By Reid Spencer
NASCAR Wire Service
Feb. 19, 2012
DAYTONA BEACH, Fla. — Carl Edwards had an inkling he might have a pole-winning car at Daytona International Speedway.
He was right.
With a lap at 194.738 mph (46.216 seconds) Edwards outran Greg Biffle (194.087 mph) for the top spot in Sunday’s Daytona 500 qualifying session, as the Roush Fenway Racing teammates locked themselves into the front row for next Sunday’s 54th running of the Great American Race.
Edwards, the fifth driver to make a qualifying attempt, won the 11th Coors Light pole award of his career and is the first qualifier for the 2013 Budweiser Shootout, now that NASCAR and the speedway have returned to the traditional eligibility criteria for the season-opening exhibition event.
“This is a very, very speedy Fastenal (Ford) Fusion, and I appreciate (crew chief) Bob Osborne and all the work he’s done,” Edwards said. “(Engine builder) Doug Yates — the engines are so important in this.
“It’s neat to come down here and to be so fast and to really have fun qualifying here. We’ve struggled so much in the past, and so many guys have put so much effort in this offseason.”
The time trials also brought good news for defending race winner Trevor Bayne, who locked himself into NASCAR’s most prestigious race with a ninth-place qualifying effort, fastest among drivers not already exempt into the field.
Bayne, who turned 21 Sunday, fought a strong gust of wind on his money lap, but he accomplished his primary objective—securing a spot in the race. Despite winning last year, Bayne wasn’t exempt because the Wood Brothers, his team owners, ran a limited schedule and finished the 2011 season outside the top 35 in owner points.
Under the quirky format peculiar to Daytona 500 qualifying, only the fastest two cars in time trials know exactly where they’ll start next Sunday — on the front row. The rest of the drivers will start the 500 based on their finishes in Thursday’s Gatorade Duel 150 qualifying races.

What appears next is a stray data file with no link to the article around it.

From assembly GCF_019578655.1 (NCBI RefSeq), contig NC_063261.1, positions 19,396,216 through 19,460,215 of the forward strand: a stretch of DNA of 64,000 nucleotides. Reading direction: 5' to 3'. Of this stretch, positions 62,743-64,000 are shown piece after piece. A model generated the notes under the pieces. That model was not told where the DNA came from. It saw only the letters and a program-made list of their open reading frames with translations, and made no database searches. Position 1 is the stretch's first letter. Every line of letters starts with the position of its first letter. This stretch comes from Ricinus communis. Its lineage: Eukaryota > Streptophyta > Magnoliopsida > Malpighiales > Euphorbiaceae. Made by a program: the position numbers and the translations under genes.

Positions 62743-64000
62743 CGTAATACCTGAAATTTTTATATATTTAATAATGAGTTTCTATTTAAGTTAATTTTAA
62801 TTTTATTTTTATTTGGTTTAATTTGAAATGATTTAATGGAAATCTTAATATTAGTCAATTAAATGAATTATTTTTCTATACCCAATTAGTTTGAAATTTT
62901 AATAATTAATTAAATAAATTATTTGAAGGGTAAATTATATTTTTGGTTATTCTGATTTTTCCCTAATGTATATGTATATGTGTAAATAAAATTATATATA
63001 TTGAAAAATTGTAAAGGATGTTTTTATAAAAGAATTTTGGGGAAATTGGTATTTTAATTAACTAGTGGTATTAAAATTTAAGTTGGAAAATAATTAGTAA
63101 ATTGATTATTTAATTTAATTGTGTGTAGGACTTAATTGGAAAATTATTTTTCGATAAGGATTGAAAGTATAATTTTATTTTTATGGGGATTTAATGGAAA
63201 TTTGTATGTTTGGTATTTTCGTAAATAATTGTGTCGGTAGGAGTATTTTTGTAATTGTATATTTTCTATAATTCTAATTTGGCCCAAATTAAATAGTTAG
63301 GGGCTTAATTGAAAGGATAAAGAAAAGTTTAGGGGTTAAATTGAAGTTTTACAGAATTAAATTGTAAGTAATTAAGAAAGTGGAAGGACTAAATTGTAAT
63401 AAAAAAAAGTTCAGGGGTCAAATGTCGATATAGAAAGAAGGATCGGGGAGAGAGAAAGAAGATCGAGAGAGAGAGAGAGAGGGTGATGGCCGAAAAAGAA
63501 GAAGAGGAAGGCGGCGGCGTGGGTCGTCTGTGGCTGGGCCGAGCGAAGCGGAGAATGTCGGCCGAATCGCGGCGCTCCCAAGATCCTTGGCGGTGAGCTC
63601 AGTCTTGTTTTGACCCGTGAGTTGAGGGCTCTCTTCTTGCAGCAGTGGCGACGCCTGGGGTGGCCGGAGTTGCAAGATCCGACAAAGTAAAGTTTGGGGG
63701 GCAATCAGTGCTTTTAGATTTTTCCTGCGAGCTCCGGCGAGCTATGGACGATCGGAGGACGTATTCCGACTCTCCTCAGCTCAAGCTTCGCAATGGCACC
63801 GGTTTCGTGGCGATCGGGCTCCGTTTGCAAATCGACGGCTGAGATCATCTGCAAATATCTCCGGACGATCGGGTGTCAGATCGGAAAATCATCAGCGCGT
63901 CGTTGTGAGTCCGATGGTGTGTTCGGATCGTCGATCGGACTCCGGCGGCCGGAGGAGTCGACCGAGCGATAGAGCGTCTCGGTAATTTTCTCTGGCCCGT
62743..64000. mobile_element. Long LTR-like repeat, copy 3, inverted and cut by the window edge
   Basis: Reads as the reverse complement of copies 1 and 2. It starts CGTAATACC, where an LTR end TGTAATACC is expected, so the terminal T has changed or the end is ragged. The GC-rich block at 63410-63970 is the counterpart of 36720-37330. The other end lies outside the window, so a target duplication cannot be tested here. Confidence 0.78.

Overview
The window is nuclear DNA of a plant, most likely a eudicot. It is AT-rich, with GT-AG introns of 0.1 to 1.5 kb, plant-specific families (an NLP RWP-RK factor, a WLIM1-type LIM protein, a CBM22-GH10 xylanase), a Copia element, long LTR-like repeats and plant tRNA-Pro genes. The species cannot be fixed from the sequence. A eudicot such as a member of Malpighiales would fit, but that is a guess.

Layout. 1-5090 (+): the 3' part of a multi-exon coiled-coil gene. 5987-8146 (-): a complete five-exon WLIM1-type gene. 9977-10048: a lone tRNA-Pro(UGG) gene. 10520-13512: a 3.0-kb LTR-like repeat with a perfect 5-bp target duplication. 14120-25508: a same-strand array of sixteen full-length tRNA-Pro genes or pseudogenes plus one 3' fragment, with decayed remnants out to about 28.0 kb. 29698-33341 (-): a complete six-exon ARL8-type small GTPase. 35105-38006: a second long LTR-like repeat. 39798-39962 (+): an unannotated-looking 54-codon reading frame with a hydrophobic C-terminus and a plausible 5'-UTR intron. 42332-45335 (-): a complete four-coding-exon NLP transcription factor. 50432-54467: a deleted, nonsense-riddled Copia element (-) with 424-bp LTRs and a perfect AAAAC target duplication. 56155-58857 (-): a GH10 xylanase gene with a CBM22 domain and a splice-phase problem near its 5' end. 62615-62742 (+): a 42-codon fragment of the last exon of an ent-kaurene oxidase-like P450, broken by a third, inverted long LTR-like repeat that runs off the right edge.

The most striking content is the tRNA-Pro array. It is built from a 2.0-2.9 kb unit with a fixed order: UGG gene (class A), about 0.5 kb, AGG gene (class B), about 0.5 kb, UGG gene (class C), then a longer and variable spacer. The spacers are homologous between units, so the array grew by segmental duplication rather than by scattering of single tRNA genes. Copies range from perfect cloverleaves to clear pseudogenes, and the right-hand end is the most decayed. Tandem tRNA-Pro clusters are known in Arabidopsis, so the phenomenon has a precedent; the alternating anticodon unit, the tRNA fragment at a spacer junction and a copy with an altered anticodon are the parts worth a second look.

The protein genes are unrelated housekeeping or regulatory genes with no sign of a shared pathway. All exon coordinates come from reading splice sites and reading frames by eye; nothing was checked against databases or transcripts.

Tony Raines and David Stremme also know they will race in the 500, having posted the second- and third-fastest speeds among drivers not otherwise exempt. Terry Labonte likewise is in the race as the most recent past champion not otherwise qualified. Labonte could also race his way into the Daytona 500 during his Duel race, which could open the champion’s provisional for Bill Elliott.
The final four spots in the 500 field will go to the top two finishers in each Duel not already assured of a starting spot.
Last year’s pole winner, Dale Earnhardt Jr., had the strongest Chevrolet in the field, but his third-place qualifying effort at 194.028 mph earned him nothing more than a front-row starting spot in Thursday’s Gatorade Duel 150 qualifying race.
“The guys did a great job on putting the car out there for qualifying,” Earnhardt said. “We weren’t really seeing that kind of speed in the car (Saturday). We made a lot of changes, and I’m sure we got some help — a good push of wind down the back straightaway as well.
“But the guys did a great job. The engine shop did a great job, too. All the guys worked really hard on the body. They took this thing apart several times this winter, trying to make it as good as they could, and we can’t appreciate their help enough.”
Danica Patrick, who has a guaranteed starting spot by virtue of an owner points deal between Stewart Haas Racing and Tommy Baldwin Racing, qualified 30th for her Sprint Cup debut. When she takes the green flag next Sunday, Patrick will become the third woman to start the Daytona 500, joining Janet Guthrie and Shawna Robinson.
Patrick’s car was spewing water long before she completed her second lap at an average speed of 191.738 mph. Race strategist Greg Zipadelli expressed some concerns about the early overheating, but, by and large, Patrick was satisfied with her first Cup qualifying effort.
“It felt fine,” she said. “It got a little hot on the water at the end, but other than that — some water blowing out of the car — but everybody did a good job. Everybody worked really, really hard on the cars.
“We were really fast in January (during testing), and I’m not sure we’re as fast right now as I thought we were going to be, but that doesn’t mean anything leading into Sunday, really. It’s nice to be fast, but anything can happen on Sunday. Any given Sunday, as they call it, right?
“The important thing is that the pretty green GoDaddy car doesn’t have any dents, and it doesn’t get into the accidents in the Duels next week, and then we have a good car for Sunday.”
Marcos Ambrose was fourth-fastest in Sunday’s session, followed by Casey Mears, as Fords claimed four of the top five spots, breaking a Hendrick Motorsports stranglehold on qualifying at restrictor-plate racetracks. Hendrick cars won all four poles at plate tracks last year.